Selbourne is a lovely coffee stop, friendly, great cakes and you can get the teapot filled up with hot water. But where is lunch going to be? Well we can go the flat route to Kings Worthy or the hilly route to Bishops Waltham. We were informed that we were going to Kings Worthy for the simple reason, as we found out, that the Captain has moved on from bluebells and now it is wild garlic that we must admire. If my limited map reading skills work, Mill Lane just south of Empshott is the place to go for a visual and olfactory treat. The nature watching part of our rides is definitely growing in importance. Have you head a cuckoo yet? No. Have you seen a few Highland Cattle on the ride? Yes.


But flat this route was not. A few “bunnyhops” of severe gradients tested us. Heaven only knows what the lumpy route to Bishops Waltham would have been like. I recorded a total climb of 6,200 ft over the whole day. Last year we were doing 5,000 ft of climb a ride. I fear that the expedition to Corsica has led the Captain to refine his perspective on hills.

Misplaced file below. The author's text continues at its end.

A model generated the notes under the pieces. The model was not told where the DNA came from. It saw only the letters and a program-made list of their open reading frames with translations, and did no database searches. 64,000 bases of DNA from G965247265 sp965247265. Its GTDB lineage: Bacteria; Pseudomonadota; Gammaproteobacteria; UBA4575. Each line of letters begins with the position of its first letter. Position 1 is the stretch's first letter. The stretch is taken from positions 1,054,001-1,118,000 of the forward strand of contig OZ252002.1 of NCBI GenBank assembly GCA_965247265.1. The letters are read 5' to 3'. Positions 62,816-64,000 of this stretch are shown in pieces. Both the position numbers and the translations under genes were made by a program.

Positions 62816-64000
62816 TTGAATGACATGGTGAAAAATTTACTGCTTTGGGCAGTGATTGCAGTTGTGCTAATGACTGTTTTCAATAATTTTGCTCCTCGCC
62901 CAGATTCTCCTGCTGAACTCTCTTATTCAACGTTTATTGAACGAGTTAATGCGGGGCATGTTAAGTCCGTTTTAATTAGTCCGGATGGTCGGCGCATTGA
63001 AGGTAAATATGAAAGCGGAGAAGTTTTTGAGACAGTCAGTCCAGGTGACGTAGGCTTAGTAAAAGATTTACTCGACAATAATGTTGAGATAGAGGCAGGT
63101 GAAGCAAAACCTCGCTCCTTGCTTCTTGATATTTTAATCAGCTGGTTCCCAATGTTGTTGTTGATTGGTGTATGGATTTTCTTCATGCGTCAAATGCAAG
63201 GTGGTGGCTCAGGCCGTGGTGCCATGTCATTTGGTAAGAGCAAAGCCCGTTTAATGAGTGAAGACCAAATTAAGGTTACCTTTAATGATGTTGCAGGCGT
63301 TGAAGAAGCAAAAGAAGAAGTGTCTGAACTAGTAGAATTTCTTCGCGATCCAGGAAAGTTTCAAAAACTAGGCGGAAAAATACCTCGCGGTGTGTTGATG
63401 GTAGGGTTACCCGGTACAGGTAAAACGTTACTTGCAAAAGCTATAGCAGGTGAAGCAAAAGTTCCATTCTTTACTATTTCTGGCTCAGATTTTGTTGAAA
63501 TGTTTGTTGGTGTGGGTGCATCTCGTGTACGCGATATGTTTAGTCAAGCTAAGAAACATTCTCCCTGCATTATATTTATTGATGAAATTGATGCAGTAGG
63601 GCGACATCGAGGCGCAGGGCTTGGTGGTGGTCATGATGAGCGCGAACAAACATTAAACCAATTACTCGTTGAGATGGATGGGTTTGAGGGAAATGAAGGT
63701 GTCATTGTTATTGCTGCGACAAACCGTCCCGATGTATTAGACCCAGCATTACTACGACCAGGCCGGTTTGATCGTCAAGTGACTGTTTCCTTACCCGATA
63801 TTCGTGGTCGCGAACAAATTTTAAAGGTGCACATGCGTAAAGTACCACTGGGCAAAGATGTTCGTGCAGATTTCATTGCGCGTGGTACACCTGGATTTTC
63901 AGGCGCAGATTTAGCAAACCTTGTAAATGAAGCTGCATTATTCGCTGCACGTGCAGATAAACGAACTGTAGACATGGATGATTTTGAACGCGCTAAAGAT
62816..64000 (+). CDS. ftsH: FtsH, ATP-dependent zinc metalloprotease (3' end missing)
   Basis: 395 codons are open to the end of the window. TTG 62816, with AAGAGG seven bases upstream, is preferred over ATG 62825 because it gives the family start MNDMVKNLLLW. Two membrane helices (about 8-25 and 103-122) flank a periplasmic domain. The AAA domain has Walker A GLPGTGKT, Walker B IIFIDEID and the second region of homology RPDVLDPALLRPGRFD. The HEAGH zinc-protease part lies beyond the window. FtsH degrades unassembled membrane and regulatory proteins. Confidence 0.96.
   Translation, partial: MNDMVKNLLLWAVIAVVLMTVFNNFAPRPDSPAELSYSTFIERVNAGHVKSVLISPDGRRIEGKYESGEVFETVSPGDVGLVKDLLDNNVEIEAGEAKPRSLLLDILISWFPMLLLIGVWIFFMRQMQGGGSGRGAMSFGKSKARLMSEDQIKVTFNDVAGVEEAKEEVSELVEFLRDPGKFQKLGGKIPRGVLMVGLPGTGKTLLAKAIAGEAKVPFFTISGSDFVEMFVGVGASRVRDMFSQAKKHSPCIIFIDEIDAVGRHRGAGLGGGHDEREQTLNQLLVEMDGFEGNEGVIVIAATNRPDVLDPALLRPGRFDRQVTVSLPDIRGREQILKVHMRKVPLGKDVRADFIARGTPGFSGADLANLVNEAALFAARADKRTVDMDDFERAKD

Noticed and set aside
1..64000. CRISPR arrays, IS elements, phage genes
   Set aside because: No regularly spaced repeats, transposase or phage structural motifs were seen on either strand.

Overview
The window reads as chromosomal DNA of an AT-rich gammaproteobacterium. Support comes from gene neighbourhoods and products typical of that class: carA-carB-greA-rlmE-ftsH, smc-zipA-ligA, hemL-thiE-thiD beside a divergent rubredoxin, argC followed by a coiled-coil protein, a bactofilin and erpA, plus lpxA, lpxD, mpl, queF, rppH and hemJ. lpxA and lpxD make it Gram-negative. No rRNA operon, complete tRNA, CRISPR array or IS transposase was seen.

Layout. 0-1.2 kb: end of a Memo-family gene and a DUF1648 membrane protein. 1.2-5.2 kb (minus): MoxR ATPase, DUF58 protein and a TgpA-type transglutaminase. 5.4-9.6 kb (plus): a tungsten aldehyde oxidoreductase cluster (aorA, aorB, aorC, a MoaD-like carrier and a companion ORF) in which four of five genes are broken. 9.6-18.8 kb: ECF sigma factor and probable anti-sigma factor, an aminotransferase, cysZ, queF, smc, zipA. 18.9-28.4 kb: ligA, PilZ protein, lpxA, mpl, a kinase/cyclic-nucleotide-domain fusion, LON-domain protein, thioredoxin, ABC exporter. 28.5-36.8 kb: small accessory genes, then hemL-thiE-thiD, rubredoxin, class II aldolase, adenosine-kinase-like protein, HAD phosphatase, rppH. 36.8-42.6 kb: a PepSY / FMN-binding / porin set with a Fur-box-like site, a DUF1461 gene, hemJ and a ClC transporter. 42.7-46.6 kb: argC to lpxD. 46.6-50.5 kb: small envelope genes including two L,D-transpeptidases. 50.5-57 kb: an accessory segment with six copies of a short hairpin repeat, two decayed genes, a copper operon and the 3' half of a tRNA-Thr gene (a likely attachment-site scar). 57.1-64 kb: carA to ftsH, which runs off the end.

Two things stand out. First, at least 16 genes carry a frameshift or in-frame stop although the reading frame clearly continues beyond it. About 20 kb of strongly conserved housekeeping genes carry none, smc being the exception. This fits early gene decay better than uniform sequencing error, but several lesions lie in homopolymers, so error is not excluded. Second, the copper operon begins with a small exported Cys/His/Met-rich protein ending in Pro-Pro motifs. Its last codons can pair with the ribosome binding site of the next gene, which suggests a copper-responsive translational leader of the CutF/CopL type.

The churches we passed en route are noteworthy for their architecture, one appearing to be in the Norman style with its round arch windows and dog tooth stone work and another showing some distinctive Early English simple four-centred arch windows and buttresses. A beautiful rose window caught the eye but I couldn’t tell you which church they were. Some lovely houses observed as well.

After 24 miles, the garden centre in Kings Worthy provided excellent food. The sandwiches were of doorstopper dimensions and the cakes were good. Rain set in before we set out so jackets were donned and wishful glances made to see if it was going to be long lasting or a passing shower. Luckily it was not too heavy nor lasted too long. The ride home was 49 miles with a maximum of 40 mph just by freewheeling. The total ride was 107 miles.  The joys of long days.

Grade 4 Ride 18 May 2016

On behalf of Peter Hackman…


Hi All Group 4’s,
I was supposed to be leading tomorrow’s ride from Pirbright to Frensham GC, however, the forecast is looking decidedly wet so I have decided not to ride.

If anyone decides to go I’m sure you know the way there and please take care.

Best regards,

Peter Hackman



Kind regards


Laurie Mutch

+44 7887 650 777